Does your gar­den shed need a con­sent?

Auckland City Harbour News - - NEWS - By SI­MON SMITH

Should re­tail­ers have to tell cus­tomers about whether they need build­ing con­sent for a gar­den shed?

In sub­ur­ban Auck­land many de­tached build­ings are il­le­gally placed closer to a boundary or house than their height al­lows.

How­ever, Bun­nings Ware­house and Mitre 10 Mega both put the re­spon­si­bil­ity on the cus­tomer.

The com­pa­nies say shop­pers should al­ways check with the coun­cil to see if build­ing con­sent is needed.

Build­ing and Con­struc­tion Min­is­ter Mau­rice Wil­liamson says people can ask their coun­cil for an ex­emp­tion if they be­lieve their shed is not a fire risk to neigh­bours. An Auck­land Coun­cil spokes- per­son says it doesn’t re­ceive many ex­emp­tion ap­pli­ca­tions but it re­quires a $308 de­posit with the fi­nal cost based on the time taken to process the ap­pli­ca­tion.

The rule ex­ists be­cause of the po­ten­tial fire risk to other build­ings.

How­ever, the coun­cil is only con­cerned enough to take ac­tion against non­com­pli­ant sheds if some­body com­plains.

Au­cland res­i­dent Rashna Tata’s case was in­ves­ti­gated when an anony­mous com­plaint was laid fol­low­ing a dis­pute with a neigh­bour.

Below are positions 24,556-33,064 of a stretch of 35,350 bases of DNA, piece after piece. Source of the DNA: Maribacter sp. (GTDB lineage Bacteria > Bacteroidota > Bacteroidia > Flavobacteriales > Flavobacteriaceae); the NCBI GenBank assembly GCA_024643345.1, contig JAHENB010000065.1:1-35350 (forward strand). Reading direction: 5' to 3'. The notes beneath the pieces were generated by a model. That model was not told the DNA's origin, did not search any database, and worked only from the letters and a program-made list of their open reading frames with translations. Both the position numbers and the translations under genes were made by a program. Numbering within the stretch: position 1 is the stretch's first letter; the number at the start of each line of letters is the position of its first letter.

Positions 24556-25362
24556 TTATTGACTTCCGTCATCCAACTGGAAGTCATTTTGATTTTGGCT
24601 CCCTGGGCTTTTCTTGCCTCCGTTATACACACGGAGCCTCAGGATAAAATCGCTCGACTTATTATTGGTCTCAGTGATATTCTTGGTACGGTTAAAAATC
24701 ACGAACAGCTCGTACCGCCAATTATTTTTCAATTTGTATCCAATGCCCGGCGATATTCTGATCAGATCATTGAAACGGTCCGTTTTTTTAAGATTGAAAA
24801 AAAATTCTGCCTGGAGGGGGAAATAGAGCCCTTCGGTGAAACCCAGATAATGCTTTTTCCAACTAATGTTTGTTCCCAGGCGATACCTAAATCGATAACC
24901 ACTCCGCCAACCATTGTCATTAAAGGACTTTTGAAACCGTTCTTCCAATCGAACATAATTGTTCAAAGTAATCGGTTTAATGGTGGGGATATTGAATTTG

Ratepayer money was spent vis­it­ing her property and forc­ing her to record the of­fend­ing kit set build­ing on her Land In­for­ma­tion Me­moran­dum or get a ‘‘no­tice to fix’’, at a cost of $230.

Her sit­u­a­tion went na­tional on stuff.co.nz, prompt­ing 150 com­ments, many ex­press­ing dis­be­lief.

‘‘Just an­other ex­am­ple of pri­vate property rights be­ing tram­pled by stupid laws, petty neigh­bours and overzeal­ous of­fi­cials,’’ one said.

And an­other: ‘‘I swear, the bu­reau­cracy in this coun­try is com­pletely out of con­trol!’’

Fire risk man­age­ment of­fi­cer Phil Fai­d­ley says there is oc­ca­sion­ally a fire in a gar­den shed and whether it spreads de­pends on the build­ing, its con­tents and how quickly it is dis­cov­ered and con­tained.

‘‘It does hap­pen, but I don’t know if it is that fre­quent,’’ Fai­d­ley says.

Wil­liamson says the height-to-boundary rule ex­ists for small build­ings no more than one storey that do not ex­ceed 10 square me­tres in floor area.

Home own­ers can ap­ply for an ex­emp­tion if, for ex­am­ple, the neigh­bour­ing sec­tion has no build­ing on it, he says. ‘‘The build­ing con­sent process en­sures the ap­pro­pri­ate fire safety re­quire­ment checks are done on the build­ing.’’

Photo: SI­MON SMITH

Lined up: Sheds for sale out­side a Mitre 10 Mega store. Many shop­pers place them il­le­gally against their house or fence.

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